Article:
The prime ministerial code (a very special form of the Ministerial Code) was best expressed by Gordon Brown. He said of the Damian McBride affair: "I take full responsibility and the person responsible has resigned."
The Prime Minister knew exactly who to blame: the Speaker. The little pipsqueak had called him out of important local election meetings to rehearse in the House all the questions he had answered the week before.
The Labour Party was equally clear. To blame were the PM, the minister, the minister's adviser, the Murdochs, the party they represent, the class they come from, and the limb of Satan who spawned their tribe shortly after the Fall.
The Urgent Question squeaked into the last moments of the longest parliamentary session since the early 13th century.
There was a very great deal of noise, some creative groaning, much shouting and pointing, and artillery barrages of the bench monkeys going "Hoo-hoo-hoo!" Actually, they were hooting "You! You! You!" as Cameron insulted their leader with the words "Weak! And wrong!" He may be getting a little too rude for someone of his elevation.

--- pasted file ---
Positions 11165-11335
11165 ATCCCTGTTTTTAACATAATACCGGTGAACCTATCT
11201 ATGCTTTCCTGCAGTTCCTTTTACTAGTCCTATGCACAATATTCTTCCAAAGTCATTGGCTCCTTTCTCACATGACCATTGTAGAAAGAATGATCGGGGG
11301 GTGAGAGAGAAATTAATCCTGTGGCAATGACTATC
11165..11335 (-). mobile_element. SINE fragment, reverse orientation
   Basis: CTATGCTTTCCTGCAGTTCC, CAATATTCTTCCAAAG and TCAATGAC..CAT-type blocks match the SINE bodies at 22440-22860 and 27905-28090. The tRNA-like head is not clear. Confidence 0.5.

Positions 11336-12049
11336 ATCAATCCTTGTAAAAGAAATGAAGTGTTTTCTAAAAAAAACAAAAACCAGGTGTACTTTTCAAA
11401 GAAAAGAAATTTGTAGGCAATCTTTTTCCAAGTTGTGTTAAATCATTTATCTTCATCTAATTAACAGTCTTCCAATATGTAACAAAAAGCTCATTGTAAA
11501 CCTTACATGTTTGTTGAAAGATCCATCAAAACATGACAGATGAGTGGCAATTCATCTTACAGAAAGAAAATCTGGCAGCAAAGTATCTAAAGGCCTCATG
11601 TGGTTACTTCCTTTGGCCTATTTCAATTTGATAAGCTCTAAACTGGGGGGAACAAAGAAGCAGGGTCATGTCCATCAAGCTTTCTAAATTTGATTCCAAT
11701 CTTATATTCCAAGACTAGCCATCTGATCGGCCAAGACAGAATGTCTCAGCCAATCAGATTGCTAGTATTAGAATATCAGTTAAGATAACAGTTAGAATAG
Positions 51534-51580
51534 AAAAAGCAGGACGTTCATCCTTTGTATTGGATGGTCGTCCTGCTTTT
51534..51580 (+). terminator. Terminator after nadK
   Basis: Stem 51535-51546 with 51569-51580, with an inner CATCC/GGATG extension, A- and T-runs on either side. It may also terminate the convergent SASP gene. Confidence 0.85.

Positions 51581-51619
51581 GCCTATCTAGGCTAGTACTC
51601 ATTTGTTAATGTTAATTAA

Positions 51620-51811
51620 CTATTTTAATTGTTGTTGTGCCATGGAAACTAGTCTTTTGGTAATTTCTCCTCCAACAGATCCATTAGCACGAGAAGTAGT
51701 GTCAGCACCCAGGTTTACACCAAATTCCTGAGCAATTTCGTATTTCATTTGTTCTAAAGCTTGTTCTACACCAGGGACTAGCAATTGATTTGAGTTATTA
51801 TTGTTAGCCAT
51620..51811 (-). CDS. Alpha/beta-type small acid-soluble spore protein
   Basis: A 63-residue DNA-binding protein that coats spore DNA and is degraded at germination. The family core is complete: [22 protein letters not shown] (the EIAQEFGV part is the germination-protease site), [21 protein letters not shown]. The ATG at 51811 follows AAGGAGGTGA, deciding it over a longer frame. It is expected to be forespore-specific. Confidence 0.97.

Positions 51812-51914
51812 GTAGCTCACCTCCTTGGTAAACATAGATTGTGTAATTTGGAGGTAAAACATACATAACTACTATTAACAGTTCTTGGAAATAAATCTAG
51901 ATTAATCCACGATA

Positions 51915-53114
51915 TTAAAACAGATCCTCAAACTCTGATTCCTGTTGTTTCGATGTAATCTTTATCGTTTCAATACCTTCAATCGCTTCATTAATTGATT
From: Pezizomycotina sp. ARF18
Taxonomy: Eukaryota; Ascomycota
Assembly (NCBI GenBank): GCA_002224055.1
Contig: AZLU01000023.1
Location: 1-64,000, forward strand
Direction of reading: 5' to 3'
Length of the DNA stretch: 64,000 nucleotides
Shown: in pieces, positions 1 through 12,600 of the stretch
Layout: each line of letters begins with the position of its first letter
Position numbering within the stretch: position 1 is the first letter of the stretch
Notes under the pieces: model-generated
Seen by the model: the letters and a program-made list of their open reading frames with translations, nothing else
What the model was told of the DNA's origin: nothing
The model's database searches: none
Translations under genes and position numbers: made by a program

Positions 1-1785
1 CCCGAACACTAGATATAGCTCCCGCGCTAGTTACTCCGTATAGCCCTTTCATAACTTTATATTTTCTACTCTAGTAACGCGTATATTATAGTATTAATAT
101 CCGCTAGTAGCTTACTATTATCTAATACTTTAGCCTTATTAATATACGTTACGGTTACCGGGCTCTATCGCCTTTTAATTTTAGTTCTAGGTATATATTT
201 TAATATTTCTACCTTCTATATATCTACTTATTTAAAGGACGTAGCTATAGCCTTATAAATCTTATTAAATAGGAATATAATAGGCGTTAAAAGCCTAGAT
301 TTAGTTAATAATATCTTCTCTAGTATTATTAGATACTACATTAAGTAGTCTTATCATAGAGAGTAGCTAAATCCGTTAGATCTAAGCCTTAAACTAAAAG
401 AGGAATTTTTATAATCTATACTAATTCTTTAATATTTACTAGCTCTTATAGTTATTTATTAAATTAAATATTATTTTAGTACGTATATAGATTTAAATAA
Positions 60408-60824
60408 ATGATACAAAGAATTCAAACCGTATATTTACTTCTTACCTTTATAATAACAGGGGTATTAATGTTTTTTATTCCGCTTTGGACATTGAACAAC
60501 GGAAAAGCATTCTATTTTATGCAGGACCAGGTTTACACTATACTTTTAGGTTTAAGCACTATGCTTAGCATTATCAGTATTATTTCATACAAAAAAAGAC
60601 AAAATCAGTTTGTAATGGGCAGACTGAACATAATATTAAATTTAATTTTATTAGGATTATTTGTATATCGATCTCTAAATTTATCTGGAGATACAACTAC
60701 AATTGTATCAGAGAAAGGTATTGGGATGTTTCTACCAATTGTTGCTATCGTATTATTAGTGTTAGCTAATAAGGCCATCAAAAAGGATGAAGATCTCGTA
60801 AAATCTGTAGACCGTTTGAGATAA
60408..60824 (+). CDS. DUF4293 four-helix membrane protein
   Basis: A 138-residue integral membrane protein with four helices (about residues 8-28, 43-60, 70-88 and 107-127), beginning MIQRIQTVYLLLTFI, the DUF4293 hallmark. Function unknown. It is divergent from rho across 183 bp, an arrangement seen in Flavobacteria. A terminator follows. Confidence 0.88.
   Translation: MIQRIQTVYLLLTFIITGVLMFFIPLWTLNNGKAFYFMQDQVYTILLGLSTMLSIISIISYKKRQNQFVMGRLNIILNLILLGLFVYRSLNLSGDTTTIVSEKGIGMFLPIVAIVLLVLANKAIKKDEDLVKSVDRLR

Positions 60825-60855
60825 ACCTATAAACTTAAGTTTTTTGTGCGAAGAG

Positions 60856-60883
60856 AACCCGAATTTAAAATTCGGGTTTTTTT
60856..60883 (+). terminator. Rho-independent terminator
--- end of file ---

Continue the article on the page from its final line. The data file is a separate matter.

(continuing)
Tory shouting probably had the edge (guilt and shame are great unifiers). But some of Cameron's rejoinders were masterly. Chris Bryant accused the Culture Secretary of showing the Murdochs his statement two days before the Commons heard it. Cameron declared Bryant was not one to talk – he had used privileged information himself to make untimely and unfounded accusations: "A man of honour would stand up and apologise!" Tony Blair couldn't have put it better.
Cameron retained and even buffed up his prime ministerial sheen. By repetition, the merits of Leveson are persuasive. It's on TV and on oath. A civil service inquiry would have to denounce the Permanent Secretary – and that's against its own code.
But Ed Miliband also made a good case well. He came as close as he has to "beating Cameron at the despatch box" as he promised his party last year. There may be three more years to see if he can.